POV Character Description - How Much?

tinkerdan

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I’m not sure I follow... can you expand the concern? Characters probably have a skin color, and it may or may not be relevant. I’m not sure what is going to get ridiculous ...?
withholding skin color, until the end--if that changes your perspective of the whole story, how could that be bad except that it tells you something about yourself that maybe you didn't want to know.

The point is that the only problem should arise if one description offered by the author is actually the opposite of another actual description offered by the author.

I don't buy this stuff where some people say they would rather fill in the description themselves, because what it really is is that those people just tend to do that when they are denied a complete description at the beginning and then set themselves up for a disappointment when their preconceived idea is nowhere near what the person looks like.

If the author hasn't given you an eye color or hair color, why would you presume to give the character those? I generally assume that the correct opportunity for description has no yet arrived and could show up any time now.

Without those then the character might show up as flat-2d and if you keep filling them in, then you might fool yourself into believing the author created a well rounded character and the joke is on you because you just did that in your head.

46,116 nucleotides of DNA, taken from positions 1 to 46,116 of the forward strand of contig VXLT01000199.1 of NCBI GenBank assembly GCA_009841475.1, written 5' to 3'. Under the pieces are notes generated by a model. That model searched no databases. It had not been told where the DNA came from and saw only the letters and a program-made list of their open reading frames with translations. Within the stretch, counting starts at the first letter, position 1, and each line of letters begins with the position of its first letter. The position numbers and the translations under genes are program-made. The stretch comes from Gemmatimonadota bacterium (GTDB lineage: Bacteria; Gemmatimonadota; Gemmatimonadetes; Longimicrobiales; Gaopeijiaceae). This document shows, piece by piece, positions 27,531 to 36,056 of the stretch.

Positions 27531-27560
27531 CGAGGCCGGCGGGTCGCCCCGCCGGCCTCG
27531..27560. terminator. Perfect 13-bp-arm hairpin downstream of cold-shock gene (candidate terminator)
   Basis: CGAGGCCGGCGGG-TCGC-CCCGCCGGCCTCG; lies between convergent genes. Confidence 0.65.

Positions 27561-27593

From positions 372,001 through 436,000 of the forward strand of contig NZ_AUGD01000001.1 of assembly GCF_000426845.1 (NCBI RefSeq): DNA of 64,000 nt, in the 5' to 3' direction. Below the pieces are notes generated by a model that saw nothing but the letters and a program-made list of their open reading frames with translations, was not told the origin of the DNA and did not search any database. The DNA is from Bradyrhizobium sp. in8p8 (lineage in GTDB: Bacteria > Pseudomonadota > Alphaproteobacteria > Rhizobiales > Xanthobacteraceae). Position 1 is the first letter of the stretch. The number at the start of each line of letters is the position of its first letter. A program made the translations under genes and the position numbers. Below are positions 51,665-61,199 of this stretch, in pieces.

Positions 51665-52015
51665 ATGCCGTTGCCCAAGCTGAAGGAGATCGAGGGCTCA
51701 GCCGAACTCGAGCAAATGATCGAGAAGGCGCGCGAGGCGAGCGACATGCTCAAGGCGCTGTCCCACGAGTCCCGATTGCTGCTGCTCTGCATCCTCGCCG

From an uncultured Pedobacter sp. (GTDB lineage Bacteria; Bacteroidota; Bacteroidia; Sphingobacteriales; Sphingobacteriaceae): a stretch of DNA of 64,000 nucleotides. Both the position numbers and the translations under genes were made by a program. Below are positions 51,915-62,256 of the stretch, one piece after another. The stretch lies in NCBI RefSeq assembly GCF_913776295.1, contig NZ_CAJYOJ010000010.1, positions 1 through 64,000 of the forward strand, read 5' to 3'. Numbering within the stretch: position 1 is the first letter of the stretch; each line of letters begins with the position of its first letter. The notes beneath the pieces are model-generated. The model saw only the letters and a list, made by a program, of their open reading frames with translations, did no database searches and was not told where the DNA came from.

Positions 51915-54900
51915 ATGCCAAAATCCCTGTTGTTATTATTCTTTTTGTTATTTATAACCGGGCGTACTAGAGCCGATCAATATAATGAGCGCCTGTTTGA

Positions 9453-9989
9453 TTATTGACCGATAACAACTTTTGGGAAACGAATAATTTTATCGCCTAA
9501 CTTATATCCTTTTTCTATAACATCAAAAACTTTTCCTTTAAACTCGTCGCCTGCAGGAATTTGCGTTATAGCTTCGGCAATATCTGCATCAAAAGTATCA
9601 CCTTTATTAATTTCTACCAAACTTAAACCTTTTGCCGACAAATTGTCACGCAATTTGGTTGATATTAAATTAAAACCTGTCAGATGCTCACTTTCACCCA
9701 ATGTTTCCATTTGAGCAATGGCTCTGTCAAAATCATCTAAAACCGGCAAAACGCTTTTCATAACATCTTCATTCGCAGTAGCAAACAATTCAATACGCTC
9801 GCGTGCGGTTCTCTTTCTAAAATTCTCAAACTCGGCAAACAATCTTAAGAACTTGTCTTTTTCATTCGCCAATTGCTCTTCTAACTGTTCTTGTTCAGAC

Valtharius

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Echoing what others have said: I pretty much only write physical descriptions when specifically relevant. Though I might try it more in the future. I can see how some people like the immersion effect, others find it distracting. It's a personal preference. Perhaps it depends on what kind of story you want to write.
 

zmunkz

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withholding skin color, until the end--if that changes your perspective of the whole story, how could that be bad except that it tells you something about yourself that maybe you didn't want to know.
I’m not sure why you’re insinuating along that line, but in any case, you are reading further into my concern than you need to. I’m not talking about the skin color (or any visual attribute) changing what a story means or how I interpret it. I’m talking about the fact that people look different, and if I get to know one person and go on a journey with them, it’s disruptive when that person changes in a manner that real people don’t change. When that happens, it moves the reading process from an empathetic one to an intellectual one, however briefly, which results in some signal loss.
if the author hasn't given you an eye color or hair color, why would you presume to give the character those?
It sounds like you are not a visual reader. That’s not uncommon, although I was surprised to learn it was a thing. For me, everything I read is immediately visual. Images just form, I have no say in the matter, it is how my thoughts manifest. If you don’t give me details, they will appear in my head, not as the result of some presumptuous decision, but because that’s how people appear in my head... as complete people. I can update that image as I proceed through the text, but the longer I go without feedback, the more disruptive it is if it suddenly does change.